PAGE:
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ICPP Project -- 2000 Initiative*

The 2000 Initiative invites scholars and political observers to update data on the existing parties in the ICPP project via the World Wide Web.

The International Comparative Political Parties Project is described in Kenneth Janda, Political Parties: A Cross-National Survey (New York: The Free Press, 1980). According to the publisher's book jacket:
This is the first systematic, comprehensive, empirically-based study of political parties around the world. The result of more than fifteen years' work, this encyclopedic volume is a unique handbook for the comparative analysis of party politics and a rich source of information on political parties. It looks at 158 political parties operating in 53 countries from 1950 to 1962, with a further tracing of these parties' histories through 1978. Fifty countries were randomly selected for detailed study--five from each of ten cultural-geographic regions--to provide a representative sample of party systems. Three other countries--the United States, the United Kingdom, and Canada--were included for substantive interest. The countries represent all regions, political cultures, and types of party systems in the world.
Press the buttons below for more information about the ICPP Project and the 2000 Initiative

These buttons are currently inoperative.

In the summer of 2003, I plan to present a paper at the World Congress of the International Political Science Association in Durban, South Africa, on a method for collecting structured data on theoretically important variables on political parties from scholars across the world via the internet.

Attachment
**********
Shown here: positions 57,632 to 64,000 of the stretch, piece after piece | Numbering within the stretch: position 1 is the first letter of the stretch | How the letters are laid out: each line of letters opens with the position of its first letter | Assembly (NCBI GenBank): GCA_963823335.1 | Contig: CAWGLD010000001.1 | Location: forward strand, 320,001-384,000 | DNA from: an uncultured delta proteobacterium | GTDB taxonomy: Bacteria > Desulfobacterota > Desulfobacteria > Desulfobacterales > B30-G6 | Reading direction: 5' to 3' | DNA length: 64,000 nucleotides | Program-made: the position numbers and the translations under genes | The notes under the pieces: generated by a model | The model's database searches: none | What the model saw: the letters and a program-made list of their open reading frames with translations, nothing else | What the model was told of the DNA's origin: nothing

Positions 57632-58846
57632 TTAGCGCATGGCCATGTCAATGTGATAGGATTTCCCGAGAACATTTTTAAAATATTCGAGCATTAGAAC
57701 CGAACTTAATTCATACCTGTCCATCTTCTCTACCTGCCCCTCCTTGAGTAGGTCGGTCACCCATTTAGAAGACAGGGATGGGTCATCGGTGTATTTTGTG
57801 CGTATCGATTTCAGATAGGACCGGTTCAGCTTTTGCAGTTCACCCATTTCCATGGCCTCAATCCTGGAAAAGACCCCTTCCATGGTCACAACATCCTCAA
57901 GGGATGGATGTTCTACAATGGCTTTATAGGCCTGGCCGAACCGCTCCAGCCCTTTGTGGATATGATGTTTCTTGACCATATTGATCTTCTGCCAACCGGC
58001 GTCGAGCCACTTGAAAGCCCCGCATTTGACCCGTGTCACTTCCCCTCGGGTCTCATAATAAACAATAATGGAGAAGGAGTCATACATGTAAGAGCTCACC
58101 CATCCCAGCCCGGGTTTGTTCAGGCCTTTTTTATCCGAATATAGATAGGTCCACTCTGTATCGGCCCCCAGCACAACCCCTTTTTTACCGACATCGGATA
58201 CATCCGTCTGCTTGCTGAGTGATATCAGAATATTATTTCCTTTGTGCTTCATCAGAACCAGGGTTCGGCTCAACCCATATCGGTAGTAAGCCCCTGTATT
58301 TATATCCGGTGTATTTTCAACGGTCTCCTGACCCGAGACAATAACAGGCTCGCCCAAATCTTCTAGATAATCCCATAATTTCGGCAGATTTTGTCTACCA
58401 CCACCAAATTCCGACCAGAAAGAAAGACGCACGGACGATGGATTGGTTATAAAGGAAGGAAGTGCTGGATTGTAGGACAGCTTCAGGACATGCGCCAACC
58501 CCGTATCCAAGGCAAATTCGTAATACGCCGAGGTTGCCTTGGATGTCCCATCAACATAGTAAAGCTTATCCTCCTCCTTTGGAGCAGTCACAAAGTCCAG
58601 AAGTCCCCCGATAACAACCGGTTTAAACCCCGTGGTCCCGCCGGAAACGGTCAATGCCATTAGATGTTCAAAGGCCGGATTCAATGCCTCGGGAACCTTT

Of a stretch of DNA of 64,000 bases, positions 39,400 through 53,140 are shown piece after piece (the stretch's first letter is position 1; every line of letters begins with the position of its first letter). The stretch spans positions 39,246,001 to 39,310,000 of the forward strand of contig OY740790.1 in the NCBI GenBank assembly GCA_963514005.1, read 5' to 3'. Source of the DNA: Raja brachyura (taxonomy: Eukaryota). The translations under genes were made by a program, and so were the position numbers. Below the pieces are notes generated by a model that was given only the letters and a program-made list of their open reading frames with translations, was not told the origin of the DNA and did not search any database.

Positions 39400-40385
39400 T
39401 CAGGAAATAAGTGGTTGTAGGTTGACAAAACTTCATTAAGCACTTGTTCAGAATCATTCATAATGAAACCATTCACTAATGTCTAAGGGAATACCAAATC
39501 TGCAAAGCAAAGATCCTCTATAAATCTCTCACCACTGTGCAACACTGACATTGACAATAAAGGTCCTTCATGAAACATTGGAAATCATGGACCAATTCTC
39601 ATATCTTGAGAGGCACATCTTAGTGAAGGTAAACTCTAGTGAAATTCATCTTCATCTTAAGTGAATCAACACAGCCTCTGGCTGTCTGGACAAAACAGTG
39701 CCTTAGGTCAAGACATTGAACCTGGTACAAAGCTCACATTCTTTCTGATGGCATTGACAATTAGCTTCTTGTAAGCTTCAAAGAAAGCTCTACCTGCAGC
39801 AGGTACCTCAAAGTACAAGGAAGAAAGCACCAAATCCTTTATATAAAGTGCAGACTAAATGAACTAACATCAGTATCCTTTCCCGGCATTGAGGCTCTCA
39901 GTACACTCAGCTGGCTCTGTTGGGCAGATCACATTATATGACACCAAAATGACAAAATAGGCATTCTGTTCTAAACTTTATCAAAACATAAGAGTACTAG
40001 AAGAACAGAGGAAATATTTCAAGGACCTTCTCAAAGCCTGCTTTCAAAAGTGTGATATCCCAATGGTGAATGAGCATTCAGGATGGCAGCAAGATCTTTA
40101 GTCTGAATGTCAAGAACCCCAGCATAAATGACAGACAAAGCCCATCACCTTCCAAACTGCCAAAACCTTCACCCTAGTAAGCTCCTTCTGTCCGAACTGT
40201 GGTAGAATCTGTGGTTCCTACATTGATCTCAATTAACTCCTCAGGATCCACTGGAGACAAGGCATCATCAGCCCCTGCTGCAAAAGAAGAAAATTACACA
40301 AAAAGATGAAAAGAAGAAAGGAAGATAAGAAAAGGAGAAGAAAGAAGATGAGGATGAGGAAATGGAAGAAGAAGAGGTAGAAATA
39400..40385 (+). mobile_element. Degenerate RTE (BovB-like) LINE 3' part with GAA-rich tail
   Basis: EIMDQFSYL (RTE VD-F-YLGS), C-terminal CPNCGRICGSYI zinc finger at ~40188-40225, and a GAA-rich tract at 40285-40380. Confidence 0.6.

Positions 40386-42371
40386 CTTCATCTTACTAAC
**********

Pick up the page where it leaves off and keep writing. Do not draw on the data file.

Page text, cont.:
"Expert judges" would fill out web-based forms, customized for each variable, rating specific parties for which they have knowledge. Their ratings are entered over the internet into a complex database entailing separate files for each variable and party. Participating scholars, who will be asked to score only those variables for which they have knowledge, are also required to describe their expertise. Information about contributing scholars will be used for data quality control. The distribution of expert ratings on a given variable for each party is evaluated prior to assigning the composite score that is recorded in the file of collected data released for statistical analysis. Contributing scholars will have first access to the assembled data; then the data will be released over the internet to the scholarly community.

The two buttons to the right will be functional sometime after the World Congress, June 29-July 4, 2003.

*A "Summer Camp" at Northwestern University was organized in 2000 to engage undergraduate students in political party research. Supported with university funds, nine students worked intensively over eight weeks. Their work laid the basis for
the ICPP 2000 Initiative, an ongoing effort to update the data in the ICPP Project through contributions via the Internet from scholars across the world.